National Day For Truth And Reconciliation:
Canada marked its first ever National Day for Truth and Reconciliation on September 30 to honour the lost children and survivors of the country’s indigenous residential schools, their families and communities.
- The aim of the holiday is to educate and remind the citizens of the history of indigenous children and remember their suffering.
- All citizens were encouraged to wear the colour orange to highlight how indigenous children were robbed of their culture and freedoms.
- Earlier this year, hundreds of unmarked burial sites of indigenous students, belonging to 215 children of the Kamloops Indian Residential school from Canada’s British Columbia were discovered. This caused a national outrage in the country and prompted Indigenous groups to call for a nationwide search for such mass graves.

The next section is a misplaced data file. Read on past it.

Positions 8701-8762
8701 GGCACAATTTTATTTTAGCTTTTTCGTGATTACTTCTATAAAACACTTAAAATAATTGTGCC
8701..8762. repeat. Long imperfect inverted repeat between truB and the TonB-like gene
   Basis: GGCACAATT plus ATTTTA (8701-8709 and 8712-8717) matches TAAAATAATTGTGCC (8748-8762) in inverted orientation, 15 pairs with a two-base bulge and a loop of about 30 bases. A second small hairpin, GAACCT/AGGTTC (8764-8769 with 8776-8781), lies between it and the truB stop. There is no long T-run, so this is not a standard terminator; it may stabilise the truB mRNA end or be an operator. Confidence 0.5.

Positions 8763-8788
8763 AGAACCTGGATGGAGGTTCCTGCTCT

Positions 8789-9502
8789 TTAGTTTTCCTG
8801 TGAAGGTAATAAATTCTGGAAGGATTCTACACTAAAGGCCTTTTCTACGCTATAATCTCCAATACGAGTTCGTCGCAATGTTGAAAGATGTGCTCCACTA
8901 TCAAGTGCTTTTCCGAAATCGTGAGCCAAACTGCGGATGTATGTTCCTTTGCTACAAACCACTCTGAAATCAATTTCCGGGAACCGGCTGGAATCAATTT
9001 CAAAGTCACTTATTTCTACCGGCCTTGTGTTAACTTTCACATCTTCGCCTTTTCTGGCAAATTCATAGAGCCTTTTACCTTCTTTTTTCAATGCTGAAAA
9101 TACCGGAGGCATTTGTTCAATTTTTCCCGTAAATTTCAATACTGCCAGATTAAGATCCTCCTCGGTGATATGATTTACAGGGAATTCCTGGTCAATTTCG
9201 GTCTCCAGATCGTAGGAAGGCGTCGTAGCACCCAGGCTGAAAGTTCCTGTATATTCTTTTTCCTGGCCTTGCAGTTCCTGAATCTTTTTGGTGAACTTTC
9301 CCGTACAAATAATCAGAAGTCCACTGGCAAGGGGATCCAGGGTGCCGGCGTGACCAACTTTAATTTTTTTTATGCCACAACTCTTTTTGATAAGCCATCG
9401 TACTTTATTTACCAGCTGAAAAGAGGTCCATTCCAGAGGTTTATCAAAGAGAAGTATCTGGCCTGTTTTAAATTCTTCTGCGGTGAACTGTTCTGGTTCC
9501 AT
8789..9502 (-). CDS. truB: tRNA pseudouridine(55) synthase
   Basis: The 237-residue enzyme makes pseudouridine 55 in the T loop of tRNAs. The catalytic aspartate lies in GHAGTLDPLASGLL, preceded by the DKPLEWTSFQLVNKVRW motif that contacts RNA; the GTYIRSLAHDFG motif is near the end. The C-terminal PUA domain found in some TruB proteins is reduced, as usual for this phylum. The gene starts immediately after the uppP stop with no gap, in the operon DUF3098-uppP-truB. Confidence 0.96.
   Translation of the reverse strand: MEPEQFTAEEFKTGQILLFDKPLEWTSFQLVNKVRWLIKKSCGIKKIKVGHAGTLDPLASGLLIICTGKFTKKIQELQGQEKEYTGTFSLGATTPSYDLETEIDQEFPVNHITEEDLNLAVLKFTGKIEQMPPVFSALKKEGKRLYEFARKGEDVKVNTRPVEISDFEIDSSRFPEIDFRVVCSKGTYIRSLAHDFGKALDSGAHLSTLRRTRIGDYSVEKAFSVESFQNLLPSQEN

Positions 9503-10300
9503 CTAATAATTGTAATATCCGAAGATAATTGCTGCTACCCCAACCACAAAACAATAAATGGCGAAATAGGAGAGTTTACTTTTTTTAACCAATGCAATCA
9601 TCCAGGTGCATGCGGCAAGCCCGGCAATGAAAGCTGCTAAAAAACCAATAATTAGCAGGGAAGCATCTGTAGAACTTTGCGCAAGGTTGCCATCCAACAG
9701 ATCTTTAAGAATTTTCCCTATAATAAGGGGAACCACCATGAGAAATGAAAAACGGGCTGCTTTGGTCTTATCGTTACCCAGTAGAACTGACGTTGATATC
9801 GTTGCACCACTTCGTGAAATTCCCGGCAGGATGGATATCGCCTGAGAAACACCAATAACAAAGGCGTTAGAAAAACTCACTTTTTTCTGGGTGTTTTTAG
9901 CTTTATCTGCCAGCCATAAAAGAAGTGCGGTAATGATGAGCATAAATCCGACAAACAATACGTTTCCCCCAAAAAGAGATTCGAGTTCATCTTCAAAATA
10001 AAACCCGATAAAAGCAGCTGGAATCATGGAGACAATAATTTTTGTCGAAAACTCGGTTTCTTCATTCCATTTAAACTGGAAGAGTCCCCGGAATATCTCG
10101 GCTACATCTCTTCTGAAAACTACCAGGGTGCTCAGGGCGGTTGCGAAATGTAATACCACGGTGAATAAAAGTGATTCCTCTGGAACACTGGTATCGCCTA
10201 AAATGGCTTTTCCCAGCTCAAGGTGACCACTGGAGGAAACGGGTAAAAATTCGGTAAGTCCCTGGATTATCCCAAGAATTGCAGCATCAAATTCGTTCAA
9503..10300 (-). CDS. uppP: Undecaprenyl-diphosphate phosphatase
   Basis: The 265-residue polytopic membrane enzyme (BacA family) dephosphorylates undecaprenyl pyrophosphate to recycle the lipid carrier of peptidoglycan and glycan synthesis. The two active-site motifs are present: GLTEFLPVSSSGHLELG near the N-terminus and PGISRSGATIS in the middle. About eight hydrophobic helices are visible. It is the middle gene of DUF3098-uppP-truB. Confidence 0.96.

- Canada’s Truth and Reconciliation Commission (TRC) had after this concluded that such Residential Schools were “a systematic, government- sponsored attempt to destroy Aboriginal cultures and languages and to assimilate Aboriginal peoples so that they no longer existed as distinct peoples.” It further equated the operation and aim of such schools to a “cultural genocide.”
- Later, calls to action to honour the lost lives were delivered. Then, the Canadian Parliament legally approved this federal holiday.